Catherine Cochrane to Thomas Macky(Endorsed Received January 1850)
4th August, 1849
My dear Thomas
It is with great pleasure I sit down to reply to your welcome epistle, which I received on the 27th of July, so you see it was long looked for but came at last (as you let me to suppose I might expect to hear from you in the month of May or June at the farthest). Until John wrote to London and heard from the agent that the vessel had arrived safe and all passengers well, I was beginning to fear that we had seen each other for the last time in this life; but I thank God there is still a hope that we may meet again in the land of your adoption and with His blessing spend many happy days together, for without it what would we be?
I am glad to find you liked the passage so much and that your fellow passengers were so agreeable. I suppose you wished you had taken the cards as well as the chess with you.
I did not expect you would have known your brother James as I heard he was a good deal changed in his appearance since you saw him, that he was taller and stouter. However, I am glad he is so comfortably settled and that Ann and he are getting on so well and the children engaging. You can scarcely say you are from home with so many friendly faces around you; all I fear is that they will be so much so that you will forget your old friends in Ireland, but I must leave that for time to tell.
I'll try now to give you an idea of how I got along since you left us. That day week I went to Belfast and spent the winter with Anne, except two weeks with Dorcas Running and one with the late Margaret Woodhouse of whose death I suppose you have heard before this. I was there at the time it occurred. I am afraid she was unhappy although you could not call him an unkind husband, yet I am sure he was not the person Margaret would respect or love. His weak point is public opinion and to that he would almost sacrifice his only child. Anne and I had some very amusing scenes with him at that time. He spent more time dressing, the morning of her funeral, than I am sure he did the day had he was married to her. Sam Shaw was nothing to him, and I think Aunt Mary's opinion of him was quite correct; but I'll say no more on that subject at present.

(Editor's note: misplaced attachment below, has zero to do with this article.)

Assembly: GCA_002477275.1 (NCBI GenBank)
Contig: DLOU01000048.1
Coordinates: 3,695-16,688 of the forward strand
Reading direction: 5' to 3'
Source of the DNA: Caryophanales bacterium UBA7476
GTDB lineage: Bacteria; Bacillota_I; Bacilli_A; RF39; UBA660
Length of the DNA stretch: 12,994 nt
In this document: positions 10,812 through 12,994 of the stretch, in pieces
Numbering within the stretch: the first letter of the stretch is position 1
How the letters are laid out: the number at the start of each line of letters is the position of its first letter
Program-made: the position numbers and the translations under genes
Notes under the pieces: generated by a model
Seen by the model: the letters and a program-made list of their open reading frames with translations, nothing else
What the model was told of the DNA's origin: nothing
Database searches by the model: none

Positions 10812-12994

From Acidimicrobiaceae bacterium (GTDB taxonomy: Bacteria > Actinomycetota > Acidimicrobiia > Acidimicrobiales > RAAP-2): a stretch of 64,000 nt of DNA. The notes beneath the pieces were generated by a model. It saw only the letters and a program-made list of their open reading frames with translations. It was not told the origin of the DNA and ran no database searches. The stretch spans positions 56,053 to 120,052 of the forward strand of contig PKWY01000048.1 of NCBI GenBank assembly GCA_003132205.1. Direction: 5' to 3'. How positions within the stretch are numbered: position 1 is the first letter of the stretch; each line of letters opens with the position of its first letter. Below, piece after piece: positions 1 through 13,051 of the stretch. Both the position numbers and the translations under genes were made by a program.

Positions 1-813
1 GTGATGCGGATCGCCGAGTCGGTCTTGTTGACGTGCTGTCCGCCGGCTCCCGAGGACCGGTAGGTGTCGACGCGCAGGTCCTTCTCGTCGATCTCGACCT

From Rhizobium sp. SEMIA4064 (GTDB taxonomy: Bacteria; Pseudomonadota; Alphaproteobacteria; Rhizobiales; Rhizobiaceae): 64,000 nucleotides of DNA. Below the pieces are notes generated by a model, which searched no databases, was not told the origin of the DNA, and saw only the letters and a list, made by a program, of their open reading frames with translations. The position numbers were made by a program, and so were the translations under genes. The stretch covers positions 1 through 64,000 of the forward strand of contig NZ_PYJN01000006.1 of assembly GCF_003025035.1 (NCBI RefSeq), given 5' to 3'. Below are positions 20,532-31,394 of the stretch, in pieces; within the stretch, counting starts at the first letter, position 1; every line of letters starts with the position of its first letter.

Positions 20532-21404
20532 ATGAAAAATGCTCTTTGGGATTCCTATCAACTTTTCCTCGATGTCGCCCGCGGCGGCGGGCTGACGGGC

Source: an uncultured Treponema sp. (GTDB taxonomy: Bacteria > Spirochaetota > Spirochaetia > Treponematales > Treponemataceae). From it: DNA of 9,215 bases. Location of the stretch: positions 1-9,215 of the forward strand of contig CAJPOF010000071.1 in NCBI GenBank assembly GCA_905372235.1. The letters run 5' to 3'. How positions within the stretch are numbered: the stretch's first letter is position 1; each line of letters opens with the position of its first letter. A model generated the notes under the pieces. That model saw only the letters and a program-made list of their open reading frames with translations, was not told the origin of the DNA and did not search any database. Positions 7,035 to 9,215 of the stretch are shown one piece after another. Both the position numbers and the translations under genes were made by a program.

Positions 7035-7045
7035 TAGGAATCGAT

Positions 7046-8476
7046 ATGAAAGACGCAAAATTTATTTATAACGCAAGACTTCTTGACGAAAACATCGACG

When with Dorcas (which was after she returned from Carnshanagh) she told me of her courtship with Donnel, and that she had agreed to take him for life if he would get her father's consent. This has been given and they are to be married in the second week of September, and I am to be her bridesmaid-- what do you think of that-- and brother John to perform the ceremony.
I left Anne's in the month of April and have been here since. I did not intent to make such a long visit in Cootehill but in the month of May Sarah had a very severe attack of gastric fever. When she was so far recovered as to be able to travel, she went to Portstewart for change of air and bathing, and has been there for the last month and her strength is quite restored to her again. I expect her home in a fortnight and part of that time she will spend with Rebecca and I think John will meet her there. There is nothing , I am sorry to say, to prevent him, as business is only in name here. It is expected it will improve this year as the potato crop is looking very well and no appearance of disease yet, that I have heard of. There is still hope for Old Ireland and may the Giver and Author of all good things grant it. The workhouse is not able to contain the paupers, they have had to take ten private houses in town for them.
I suppose you have heard of the failure of Mills & Co. I believe bad debts was the cause of it. Jas M is gone to America. I heard from Rebecca lately that father was to leave for the same place in ten days, and take Miss Cowan with him, Joe and Aunt Orr to have the concern to themselves. I am afraid he and she will not agree long together. Rebecca also told me that your father was preparing for New Zealand, that Coshquin was advertised and he and family would leave in 18 months or two years at the farthest, as you had encouraged them to go. I suppose after a while you will have us all there. I have a crow to pluck with William when I see him. He told Dorcas that when I would hear of Mr D being placed I would be sorry for myself.
I was nearly forgetting to tell you I had chicken-pox in winter and was greatly marked but they are nearly gone. I do be a good deal annoyed with tooth-ache but thank God my general health is very good although I am annoyed with headache this few days. My eyes are so affected that I can scarcely see the papers. Bell is in Christlaugh in cousin Joe's and getting on very well.
So I'll bid you good-bye, with kind regards to Mrs and Mr Macky and yourself and in the latter I am joined by John Campbell.
Believe me to be, my dear Thomas,
Your affectionate cousin,
Excuse this scribble and burn it when you read it.